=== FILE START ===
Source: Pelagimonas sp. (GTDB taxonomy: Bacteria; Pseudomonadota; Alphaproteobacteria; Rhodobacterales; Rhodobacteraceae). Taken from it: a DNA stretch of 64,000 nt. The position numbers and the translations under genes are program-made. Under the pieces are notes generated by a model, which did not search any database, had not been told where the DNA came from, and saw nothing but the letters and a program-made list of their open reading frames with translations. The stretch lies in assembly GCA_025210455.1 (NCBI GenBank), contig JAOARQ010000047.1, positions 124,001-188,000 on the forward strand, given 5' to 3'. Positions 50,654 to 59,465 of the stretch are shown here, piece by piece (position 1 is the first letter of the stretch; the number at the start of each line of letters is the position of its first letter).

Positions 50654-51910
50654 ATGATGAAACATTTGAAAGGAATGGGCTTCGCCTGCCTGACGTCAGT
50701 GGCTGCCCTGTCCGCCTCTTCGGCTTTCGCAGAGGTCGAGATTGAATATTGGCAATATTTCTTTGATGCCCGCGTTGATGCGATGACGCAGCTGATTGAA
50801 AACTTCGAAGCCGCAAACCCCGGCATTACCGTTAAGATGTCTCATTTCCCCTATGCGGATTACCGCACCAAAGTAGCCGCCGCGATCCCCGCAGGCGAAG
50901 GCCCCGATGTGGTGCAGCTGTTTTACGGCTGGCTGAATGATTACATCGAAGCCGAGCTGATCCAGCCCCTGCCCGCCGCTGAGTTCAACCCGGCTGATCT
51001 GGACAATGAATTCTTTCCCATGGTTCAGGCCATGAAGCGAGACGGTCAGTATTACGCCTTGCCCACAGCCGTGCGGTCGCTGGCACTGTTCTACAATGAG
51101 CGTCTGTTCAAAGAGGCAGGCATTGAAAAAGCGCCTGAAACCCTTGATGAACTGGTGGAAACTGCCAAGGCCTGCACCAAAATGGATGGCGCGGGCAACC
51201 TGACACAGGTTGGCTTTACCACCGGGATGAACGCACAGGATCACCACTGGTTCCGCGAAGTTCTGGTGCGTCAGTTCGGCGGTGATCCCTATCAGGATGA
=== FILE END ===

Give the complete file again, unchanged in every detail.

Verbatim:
Source: Pelagimonas sp. (GTDB taxonomy: Bacteria; Pseudomonadota; Alphaproteobacteria; Rhodobacterales; Rhodobacteraceae). Taken from it: a DNA stretch of 64,000 nt. The position numbers and the translations under genes are program-made. Under the pieces are notes generated by a model, which did not search any database, had not been told where the DNA came from, and saw nothing but the letters and a program-made list of their open reading frames with translations. The stretch lies in assembly GCA_025210455.1 (NCBI GenBank), contig JAOARQ010000047.1, positions 124,001-188,000 on the forward strand, given 5' to 3'. Positions 50,654 to 59,465 of the stretch are shown here, piece by piece (position 1 is the first letter of the stretch; the number at the start of each line of letters is the position of its first letter).

Positions 50654-51910
50654 ATGATGAAACATTTGAAAGGAATGGGCTTCGCCTGCCTGACGTCAGT
50701 GGCTGCCCTGTCCGCCTCTTCGGCTTTCGCAGAGGTCGAGATTGAATATTGGCAATATTTCTTTGATGCCCGCGTTGATGCGATGACGCAGCTGATTGAA
50801 AACTTCGAAGCCGCAAACCCCGGCATTACCGTTAAGATGTCTCATTTCCCCTATGCGGATTACCGCACCAAAGTAGCCGCCGCGATCCCCGCAGGCGAAG
50901 GCCCCGATGTGGTGCAGCTGTTTTACGGCTGGCTGAATGATTACATCGAAGCCGAGCTGATCCAGCCCCTGCCCGCCGCTGAGTTCAACCCGGCTGATCT
51001 GGACAATGAATTCTTTCCCATGGTTCAGGCCATGAAGCGAGACGGTCAGTATTACGCCTTGCCCACAGCCGTGCGGTCGCTGGCACTGTTCTACAATGAG
51101 CGTCTGTTCAAAGAGGCAGGCATTGAAAAAGCGCCTGAAACCCTTGATGAACTGGTGGAAACTGCCAAGGCCTGCACCAAAATGGATGGCGCGGGCAACC
51201 TGACACAGGTTGGCTTTACCACCGGGATGAACGCACAGGATCACCACTGGTTCCGCGAAGTTCTGGTGCGTCAGTTCGGCGGTGATCCCTATCAGGATGA